Lauren Gardner analyses a Court of Protection ruling on whether proceedings in relation to a 21-year-old woman should be open to the public and whether the judgment should be published.
In Kent County Council v P & Anor  EWCOP 3 (04 February 2022) P was a 21-year-old woman who had been found in a state of extreme neglect in summer 2019 at her parents’ home. At the time of these proceedings, P was living in a flat with a team of carers. P suffered both physically and mentally as a result of her past traumatic experiences. P had been assessed as lacking capacity in relation to care and residence, property and affairs, decisions about contact with her parents and litigation capacity. The issue in the current proceedings was whether the proceedings should be open to the public and whether this judgment should be published.
Kent County Council brought an application in March 2020 seeking a deprivation of liberty authorisation and a declaration that it is in P’s best interests to live and receive care at her current placement. Mrs Justice Lieven DBE first heard the case in September 2020, and decided that it should be heard in private (contrary to the usual practice in Court of Protection) due to the sensitive issues and media interest. Mrs Justice Lieven was particularly concerned about the potential impact on P if there should be any media commentary which might come to her attention and cause her distress.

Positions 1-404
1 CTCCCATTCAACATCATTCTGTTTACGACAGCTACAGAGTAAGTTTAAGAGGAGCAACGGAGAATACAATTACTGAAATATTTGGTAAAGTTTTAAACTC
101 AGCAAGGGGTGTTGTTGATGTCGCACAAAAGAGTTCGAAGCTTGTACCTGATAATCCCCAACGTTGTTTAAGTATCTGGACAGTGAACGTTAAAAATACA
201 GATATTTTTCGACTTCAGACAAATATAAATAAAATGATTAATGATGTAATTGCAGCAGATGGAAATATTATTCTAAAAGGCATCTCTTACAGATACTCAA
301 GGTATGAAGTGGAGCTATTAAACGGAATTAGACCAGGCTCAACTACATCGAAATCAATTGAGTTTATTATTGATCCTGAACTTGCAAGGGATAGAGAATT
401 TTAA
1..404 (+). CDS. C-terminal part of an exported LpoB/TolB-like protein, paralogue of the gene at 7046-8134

At a hearing in October 2021, the judge was concerned about the length of time (over 2 years) it was taking for the police and CPS to carry out their investigation and reach a charging decision. Mrs Justice Lieven DBE decided at that time to keep the matter in private but noted that she would revisit the matter at the next hearing in November 2021.
Kent County Council considered that these proceedings should continue to be conducted in private, pointing to the risk of P’s identification and P’s own concerns about her privacy. The Official Solicitor, on behalf of P, agreed with this position. Kent Police also considered that the case should be heard in private, citing the potential for inference with the integrity of any future criminal trial.
The judge decided that the press should be allowed to report the proceedings and the public should be allowed to attend subject to an appropriate reporting restriction order. In her judgment, Mrs Justice Lieven DBE noted Hayden J’s guidance that “transparency is central to the philosophy of the Court of Protection”. There must be a balance between P’s Article 8 rights and the potential impact on a future criminal trial, and the presumption for Court of Protection cases to be open to the public. Mrs Justice Lieven DBE noted that although she had initially held that the matter should be private due to the risk of hearing negative public comments about her, it was now clear that P has little interaction with the outside world and therefore this risk is minimal. Further, the risk of undermining the integrity of any criminal trial was “merely notional rather than real”. Although there would be some interference with P’s Article 8 rights, this will be limited and can be justified by the media’s Article 10 rights and the public’s legitimate interest in knowing what has happened in this case, particularly in the way that the relevant authorities operate in “deeply distressing cases” such as this one.
Lauren Gardner is a future pupil barrister at Spire Barristers.